Euro-zone Stimulus

Low inflation still a threat, says ECB's Smets

Jan Smets, Governor of the National Bank of Belgium
Stimulating character. Source: Erik Luntang

Jan Smets, head of Belgium’s central bank, defended the European Central Bank’s decision to extend its purchases of euro-zone bonds to jump-start Europe’s economy. In an interview with Handelsblatt, Mr. Smets said the decisive issue was “whether inflation is sustainably aligned with our price-stability goals. In other words, with inflation close to two percent.”

Last Thursday, ECB president Mario Draghi announced the central bank will halve its monthly purchases of euro-zone government and corporate bonds to €30 billion ($34.8 billion). However, the bank didn’t set a definitive end date for the program, saying it would continue through September “or beyond, if necessary.”

Mr. Smets, who is also member of the ECB’s policy-making council, said the monetary infusion had contributed “substantially” to Europe’s economic recovery, but that the council believes that “sustainable inflation close to our price-stability goal continues to depend on strong monetary stimulus.” The decision to keep the program open-ended meant the ECB was keeping its options open to changes in inflation. “It shows we take our mandate seriously,” he said.

“Sustainable inflation close to our price-stability goal continues to depend on strong monetary stimulus.”

Jan Smets, Belgium's central bank president and ECB council member

In September, consumer prices in the euro zone rose by 1.8 percent, but the ECB clearly doesn’t believe this level is sustainable. The central bank forecasts inflation in the 19-member currency block will drop to 1.5 percent in 2017, 1.2 percent in 2018 and 1.5 percent the following year.

Even this modest pace of price rises was due to the ECB’s bond-buying policy, Mr. Smet said. “Without our actions, inflation would not be where it is today,” he added. But the central bank official is worried that the current extended period of modest inflation could depress wage demands – a key variable in the pursuit of economic growth. “We can’t be satisfied with simply keeping inflation close to our two percent goal,” the central banker said.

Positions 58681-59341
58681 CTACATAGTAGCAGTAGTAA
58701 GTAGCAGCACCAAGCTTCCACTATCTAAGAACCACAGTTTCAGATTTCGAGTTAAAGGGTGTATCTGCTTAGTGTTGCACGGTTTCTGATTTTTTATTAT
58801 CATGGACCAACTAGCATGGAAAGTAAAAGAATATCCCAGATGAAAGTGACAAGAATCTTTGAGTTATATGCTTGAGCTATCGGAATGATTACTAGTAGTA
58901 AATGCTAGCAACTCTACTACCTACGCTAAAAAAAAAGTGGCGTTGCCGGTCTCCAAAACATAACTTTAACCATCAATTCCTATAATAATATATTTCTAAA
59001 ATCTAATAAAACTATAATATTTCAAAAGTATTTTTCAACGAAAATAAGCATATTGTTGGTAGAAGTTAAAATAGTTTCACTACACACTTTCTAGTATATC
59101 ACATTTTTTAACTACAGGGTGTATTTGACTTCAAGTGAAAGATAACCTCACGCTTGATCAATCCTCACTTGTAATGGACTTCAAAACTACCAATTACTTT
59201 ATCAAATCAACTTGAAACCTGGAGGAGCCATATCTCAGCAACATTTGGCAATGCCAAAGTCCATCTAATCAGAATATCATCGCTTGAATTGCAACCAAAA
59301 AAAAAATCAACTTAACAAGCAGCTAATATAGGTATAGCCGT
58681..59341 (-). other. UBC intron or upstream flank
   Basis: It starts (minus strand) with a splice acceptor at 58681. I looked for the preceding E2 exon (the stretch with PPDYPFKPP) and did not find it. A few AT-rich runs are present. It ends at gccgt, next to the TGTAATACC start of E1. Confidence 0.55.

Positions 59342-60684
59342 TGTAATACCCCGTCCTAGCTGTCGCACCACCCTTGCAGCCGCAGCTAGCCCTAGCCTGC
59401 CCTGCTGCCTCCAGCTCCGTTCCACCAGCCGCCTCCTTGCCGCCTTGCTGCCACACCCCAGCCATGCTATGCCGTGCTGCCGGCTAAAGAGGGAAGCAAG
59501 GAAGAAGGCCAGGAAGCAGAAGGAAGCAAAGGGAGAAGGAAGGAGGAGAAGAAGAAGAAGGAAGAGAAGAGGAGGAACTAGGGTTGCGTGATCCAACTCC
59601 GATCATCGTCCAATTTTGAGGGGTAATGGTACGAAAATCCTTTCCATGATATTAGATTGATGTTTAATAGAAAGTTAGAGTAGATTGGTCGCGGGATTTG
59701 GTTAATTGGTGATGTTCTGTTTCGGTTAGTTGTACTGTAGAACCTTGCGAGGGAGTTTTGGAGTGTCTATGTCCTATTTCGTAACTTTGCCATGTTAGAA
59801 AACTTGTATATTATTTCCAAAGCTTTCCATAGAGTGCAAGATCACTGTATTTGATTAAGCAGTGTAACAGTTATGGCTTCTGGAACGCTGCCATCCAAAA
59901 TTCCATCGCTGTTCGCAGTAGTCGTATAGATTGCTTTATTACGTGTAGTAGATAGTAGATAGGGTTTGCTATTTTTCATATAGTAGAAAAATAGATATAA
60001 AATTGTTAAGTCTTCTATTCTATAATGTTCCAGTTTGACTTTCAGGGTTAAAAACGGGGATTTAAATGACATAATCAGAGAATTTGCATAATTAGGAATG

None of this is good news for European savers. Since March 2016, the ECB’s benchmark interest rate has been at zero percent, with the deposit rate for banks firmly in negative territory, at -0.4 percent. German savers’ organizations have repeatedly complained that negative interest rates after inflation are eating into savers’ assets, while banks and insurance companies say low interest rates severely undermine their business models.

Mr. Smets said it was impossible to say when interest rates would rise, even after the bond-buying ceases. He said only low rates now would allow higher rates in the future. “I understand that savers are concerned, but the current low rates help to support growth and bring inflation to where we want it,” he said.

The Belgian expressed his admiration for Jens Weidmann, head of the Bundesbank, Germany’s central bank, but stopped short of supporting him as a successor to Mr. Draghi in 2019. Speaking in Paris on Friday night, Mr. Weidmann refused to rule out a possible candidacy for ECB president in 2019, while also reiterating his well-known skepticism on the bond-buying program. “A clear end date would have been appropriate,” Mr. Weidmann said. “As you know, I am particularly critical of state bond-buying in the euro zone.” A substantial minority on the ECB board shared his views, he said.

Jan Mallien covers monetary policy for Handelsblatt in Frankfurt. Thomas Hanke is Handelsblatt’s correspondent in Paris. Brían Hanrahan and Jeremy Gray adapted this story for Handelsblatt Global. To contact the authors:,


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